I have stopped taking part in the “diversity problem in children’s lit” conversation. Diversity in the literature I read (mostly YA) matters to me a lot. But the same conversation crops up every six months or so, and the same concerns get voiced, and sometimes the statistics changed (in 2013 there were more books with POC than books with speaking animals, so yay, I guess), but overall it’s too much. It’s frustrating and tiring to have your community never be listened to and then watch while other people debate the merits of offering you full representation in a genre where you invest a lot of money and love and time. Eventually, I kind of just stopped.
But I have a lot invested in this conversation, both as a reader and a writer. I’m a scholar invested in recovering the diversity of our past. But part of the reason I decided to just write books instead of talking about how we need diverse literature is because no one was listening to me. Not the specific me, but the me that encapsulates a community that is often not represented (or represented well or respectfully) in literature. This is, I think, at the center of what is wrong about the ways we discuss inclusiveness and diversity. By and large those conversations are being taken over by people who benefit a lot from the current system in place. It’s an important conversation to have, everyone wants to put in their own two cents, everyone wants to boost the issue so more people can weigh in.
But here’s the thing: your opinion doesn’t actually matter.
If you are part of the overrepresented, privileged group, your opinion doesn’t matter.
I think, for most people, this is a really hard thing to hear. No one wants to think that they should be quiet and listen, or that they should give up their platform, or stop advocating for inclusivity and diversity. Your opinion is probably valid and positive and rooted in a place of deep compassion.
But your opinion, and the ways you voice that opinion, and the space your voice takes? Those things are not ahistorical. They are happening in a place where historically your voices (your straight voice, your white voice, your able bodied voice, your cisgendered voice) are privileged over ours. You automatically get boosted over us because of both distance (you are distanced from the situation therefore, the perception goes, you can be more lucid and unbiased), and authenticity (you have seen first hand or you are intimately acquainted with the system or or or). And though it might not seem like it, though this is not your intention, you are exacerbating a historical problem: we cannot speak for ourselves. We are not good enough to speak for ourselves, or we are not in these spaces therefore we cannot speak for ourselves.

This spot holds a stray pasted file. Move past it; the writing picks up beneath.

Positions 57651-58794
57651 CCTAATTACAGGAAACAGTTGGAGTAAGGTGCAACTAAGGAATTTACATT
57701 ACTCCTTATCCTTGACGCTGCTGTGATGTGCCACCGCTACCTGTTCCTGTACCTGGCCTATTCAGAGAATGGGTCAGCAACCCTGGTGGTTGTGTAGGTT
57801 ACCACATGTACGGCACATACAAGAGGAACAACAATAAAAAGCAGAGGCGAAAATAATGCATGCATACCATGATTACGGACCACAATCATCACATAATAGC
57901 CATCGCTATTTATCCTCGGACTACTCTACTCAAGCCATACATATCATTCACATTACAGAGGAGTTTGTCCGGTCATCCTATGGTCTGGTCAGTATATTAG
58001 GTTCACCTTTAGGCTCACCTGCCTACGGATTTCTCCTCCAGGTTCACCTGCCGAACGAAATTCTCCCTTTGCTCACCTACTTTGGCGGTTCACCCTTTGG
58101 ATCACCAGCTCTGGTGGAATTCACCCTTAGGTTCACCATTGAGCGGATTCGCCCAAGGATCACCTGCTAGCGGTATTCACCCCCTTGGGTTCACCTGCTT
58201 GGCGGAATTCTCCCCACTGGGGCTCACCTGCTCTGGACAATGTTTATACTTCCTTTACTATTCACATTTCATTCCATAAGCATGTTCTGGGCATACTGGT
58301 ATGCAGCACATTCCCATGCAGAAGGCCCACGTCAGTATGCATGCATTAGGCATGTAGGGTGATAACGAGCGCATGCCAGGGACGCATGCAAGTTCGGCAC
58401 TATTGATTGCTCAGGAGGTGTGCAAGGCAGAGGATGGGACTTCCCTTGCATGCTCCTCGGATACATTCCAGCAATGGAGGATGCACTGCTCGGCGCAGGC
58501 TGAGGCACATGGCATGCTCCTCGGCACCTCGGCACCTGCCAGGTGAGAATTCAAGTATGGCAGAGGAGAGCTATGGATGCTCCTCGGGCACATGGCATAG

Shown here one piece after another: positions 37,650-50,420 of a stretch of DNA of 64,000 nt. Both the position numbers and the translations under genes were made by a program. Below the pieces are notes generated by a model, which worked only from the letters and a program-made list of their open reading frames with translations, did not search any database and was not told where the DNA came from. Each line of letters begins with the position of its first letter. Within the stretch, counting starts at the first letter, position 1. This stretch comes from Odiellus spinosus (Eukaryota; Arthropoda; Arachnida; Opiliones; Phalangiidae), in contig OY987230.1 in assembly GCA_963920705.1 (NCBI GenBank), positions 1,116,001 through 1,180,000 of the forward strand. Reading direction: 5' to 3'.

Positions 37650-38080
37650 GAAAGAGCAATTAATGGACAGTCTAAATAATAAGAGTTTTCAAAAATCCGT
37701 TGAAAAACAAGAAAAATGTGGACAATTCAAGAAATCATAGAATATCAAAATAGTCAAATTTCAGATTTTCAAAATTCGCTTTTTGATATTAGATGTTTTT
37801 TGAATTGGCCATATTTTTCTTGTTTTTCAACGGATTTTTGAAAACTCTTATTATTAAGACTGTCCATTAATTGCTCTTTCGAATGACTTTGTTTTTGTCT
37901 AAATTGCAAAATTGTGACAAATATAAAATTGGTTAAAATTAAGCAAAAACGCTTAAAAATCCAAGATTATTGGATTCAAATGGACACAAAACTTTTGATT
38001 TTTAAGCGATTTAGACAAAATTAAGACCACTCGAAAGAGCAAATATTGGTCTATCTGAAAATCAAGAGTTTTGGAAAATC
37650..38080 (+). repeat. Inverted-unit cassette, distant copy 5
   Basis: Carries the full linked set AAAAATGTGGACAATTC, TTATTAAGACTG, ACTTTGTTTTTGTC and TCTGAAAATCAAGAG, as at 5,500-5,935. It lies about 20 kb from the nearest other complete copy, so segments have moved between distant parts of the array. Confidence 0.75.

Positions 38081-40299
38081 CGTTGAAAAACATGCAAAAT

That thing that just clicked for you over the weekend? Someone from that group has been living that for a really long time. This oppression you suddenly seem really fired up over and want to dismantle? Yeah, there’s someone on the ground who’s been doing it for ages. Those kids you wanna save? That opinion you wanna voice? This issue you wanna spotlight? Done. Done. Done. Trust me. We got it.
There’s this weird thing that happens when we talk about the overwhelming whiteness of publishing and it assumes that because publishing is overwhelmingly white that the only people we should ask about fixing this are the white people in the structure. Or that because you can’t see us, we’re not talking. And it ignores first that most of us have set up our own groups and communities to talk this out, because we’re safest among people who understand the macro and microaggressions we experience day to day without judgement or fear. And second that we have been having this conversation for a long, long time.
Think about it this way:
There’s a group of us. We’re either whispering quietly because we don’t want to upset anyone, or we’re just out of your sight so you can’t really hear us. And then, all of a sudden, somehow you hear us or someone leaves the group and tells you or someone voices their frustrations to you. And instead of listening, or providing them a space to boost that voice so people in other rooms will hear them, you walk back to their private room and start shouting. And people in other rooms hear you and they say ‘wow this is so great I’ve never thought of this before’ and they keep passing it on.
But we’ve been having this conversation the entire time.
If you think your platform or voice or space is big enough that it can make a difference, then it is absolutely necessary to consider turning it over, however temporarily, to someone from the community you want to speak for. That is useful. I’m not advocating for silence, but for a restructuring of how we think about those of us underrepresented in the young adult publishing community. Instead of thinking of us as people that need to be lifted up or spoken for, consider us equals and the people who should be driving this conversation, instead of just grateful to sit at the table.